That’s what Paul is saying. Paul is not saying, “Now how can we keep on doing it if we know that God is going to smack us if we do?” He is dead to sin in the sense that sin has no attraction. [26:53]
When I was a boy, one of the things we used to like to do was to go steal watermelons. Some of the boys around—a few of the girls—even like to go steal chickens. Build a fire out somewhere and cook those chickens and eat them. I never could get quite past that because I wasn’t that enthusiastic for chicken and I had seen a few of those things they called “cooked” and they weren’t exactly cooked but they ate them anyway because it was a part of the game. And it was a game, you see? “Let’s go steal come chickens. Let’s go steal some watermelon.” That was lots of fun.
Now you know if someone were to walk up to me today, and say, ”Dallas, let’s go steal some chickens.” That wouldn’t move me at all. I wouldn’t even be tempted by stealing watermelons anymore. Someone came up to you and said, “Let’s go steal some hubcaps or shoot out some street lights.” I imagine some of you did that when you were kids. You look pretty respectable now but we all have a past. Hmmm? I don’t think that would attract you at all. I think you’d be just as dead to that as the person who is flopped out on the couch is dead to this world. [28:20]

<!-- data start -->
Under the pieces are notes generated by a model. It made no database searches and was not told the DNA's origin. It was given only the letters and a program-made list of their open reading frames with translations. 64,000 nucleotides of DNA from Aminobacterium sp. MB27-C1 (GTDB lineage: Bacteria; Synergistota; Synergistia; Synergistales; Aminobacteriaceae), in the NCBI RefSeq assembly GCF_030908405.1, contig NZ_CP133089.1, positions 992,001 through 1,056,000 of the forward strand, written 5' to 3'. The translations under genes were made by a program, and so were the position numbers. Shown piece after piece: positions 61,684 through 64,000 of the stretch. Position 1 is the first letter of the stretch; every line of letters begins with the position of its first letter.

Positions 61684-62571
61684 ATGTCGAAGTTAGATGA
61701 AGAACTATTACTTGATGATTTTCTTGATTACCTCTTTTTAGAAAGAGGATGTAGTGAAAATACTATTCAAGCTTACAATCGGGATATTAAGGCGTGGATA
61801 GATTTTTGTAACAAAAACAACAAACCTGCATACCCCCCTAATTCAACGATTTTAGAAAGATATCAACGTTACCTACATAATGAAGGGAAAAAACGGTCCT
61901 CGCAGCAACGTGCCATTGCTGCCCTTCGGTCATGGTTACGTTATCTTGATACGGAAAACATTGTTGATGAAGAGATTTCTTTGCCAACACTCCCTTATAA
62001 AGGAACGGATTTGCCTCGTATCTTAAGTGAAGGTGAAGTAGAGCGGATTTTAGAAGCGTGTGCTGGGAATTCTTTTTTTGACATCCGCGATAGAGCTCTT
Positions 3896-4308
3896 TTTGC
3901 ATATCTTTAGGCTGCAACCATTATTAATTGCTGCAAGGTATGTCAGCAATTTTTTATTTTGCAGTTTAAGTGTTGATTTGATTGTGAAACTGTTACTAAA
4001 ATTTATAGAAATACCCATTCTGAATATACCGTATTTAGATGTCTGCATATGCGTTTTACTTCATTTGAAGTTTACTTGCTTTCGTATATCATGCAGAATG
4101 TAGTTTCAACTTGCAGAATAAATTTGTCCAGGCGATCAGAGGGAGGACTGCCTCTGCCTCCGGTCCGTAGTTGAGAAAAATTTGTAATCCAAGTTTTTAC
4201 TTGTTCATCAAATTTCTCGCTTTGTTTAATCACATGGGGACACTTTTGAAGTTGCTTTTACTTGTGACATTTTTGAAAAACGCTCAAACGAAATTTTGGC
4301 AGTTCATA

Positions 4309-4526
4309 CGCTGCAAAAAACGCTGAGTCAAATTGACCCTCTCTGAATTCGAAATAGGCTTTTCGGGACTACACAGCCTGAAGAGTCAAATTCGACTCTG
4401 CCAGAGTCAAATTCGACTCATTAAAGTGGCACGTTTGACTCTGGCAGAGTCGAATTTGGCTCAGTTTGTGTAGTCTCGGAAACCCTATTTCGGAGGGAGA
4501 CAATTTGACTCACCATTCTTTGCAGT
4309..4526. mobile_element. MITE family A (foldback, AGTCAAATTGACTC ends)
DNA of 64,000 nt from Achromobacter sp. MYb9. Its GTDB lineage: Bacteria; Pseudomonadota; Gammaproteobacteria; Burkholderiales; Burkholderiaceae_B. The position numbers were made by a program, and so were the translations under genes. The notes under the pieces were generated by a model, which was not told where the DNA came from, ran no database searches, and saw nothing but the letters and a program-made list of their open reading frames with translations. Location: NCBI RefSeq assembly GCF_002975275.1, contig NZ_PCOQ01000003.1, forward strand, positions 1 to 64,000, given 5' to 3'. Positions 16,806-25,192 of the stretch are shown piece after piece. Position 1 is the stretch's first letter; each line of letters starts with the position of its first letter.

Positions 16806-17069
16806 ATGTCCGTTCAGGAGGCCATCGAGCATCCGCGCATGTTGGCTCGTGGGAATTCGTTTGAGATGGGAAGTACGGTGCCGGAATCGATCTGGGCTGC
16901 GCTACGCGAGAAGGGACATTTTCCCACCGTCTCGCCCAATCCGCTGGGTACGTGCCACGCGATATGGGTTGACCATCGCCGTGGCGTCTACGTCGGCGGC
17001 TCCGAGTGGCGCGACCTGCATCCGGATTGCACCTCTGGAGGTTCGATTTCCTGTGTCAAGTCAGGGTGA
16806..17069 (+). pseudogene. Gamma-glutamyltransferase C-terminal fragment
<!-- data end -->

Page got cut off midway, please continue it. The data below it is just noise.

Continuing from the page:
You see, when you come to experience the goodness of rightness in the life of Christ, you begin to understand what it is to be dead to sin. The route of law cannot give you that. You will never experience it in that way. You have to give up on that. You have to admit that you shot it that way and you have to come to understand that the righteousness of God is the love and forgiveness of God and his care about you even though you have done terrible things.
Listen, do you know the fellow who wrote this passage I am reading to you was a murderer? I apt to forget that. Did you know that Paul was a murderer? He used to like to murder Christians. He used to like to hunt them out. “Let’s go over to this town and hunt up a few Christians and kill them. God will be pleased with us if we do.” That’s Paul! Did you know that? Had you forgotten that? [29:31]
This is the man who to the end of his life said, “I am chiefest of sinners,” and he knew what he was saying and he meant it. But you see, he also knew that the heart of God does not wish to see the wicked parish. He doesn’t wish that. The heart of God does not hold, as the scriptures says, “does not hold our sins against us.” And as we come to understand that the good heart of God extends beyond the forgiveness of sins to the removing of the wrath from our life by bringing us peace through his provision for all of our needs.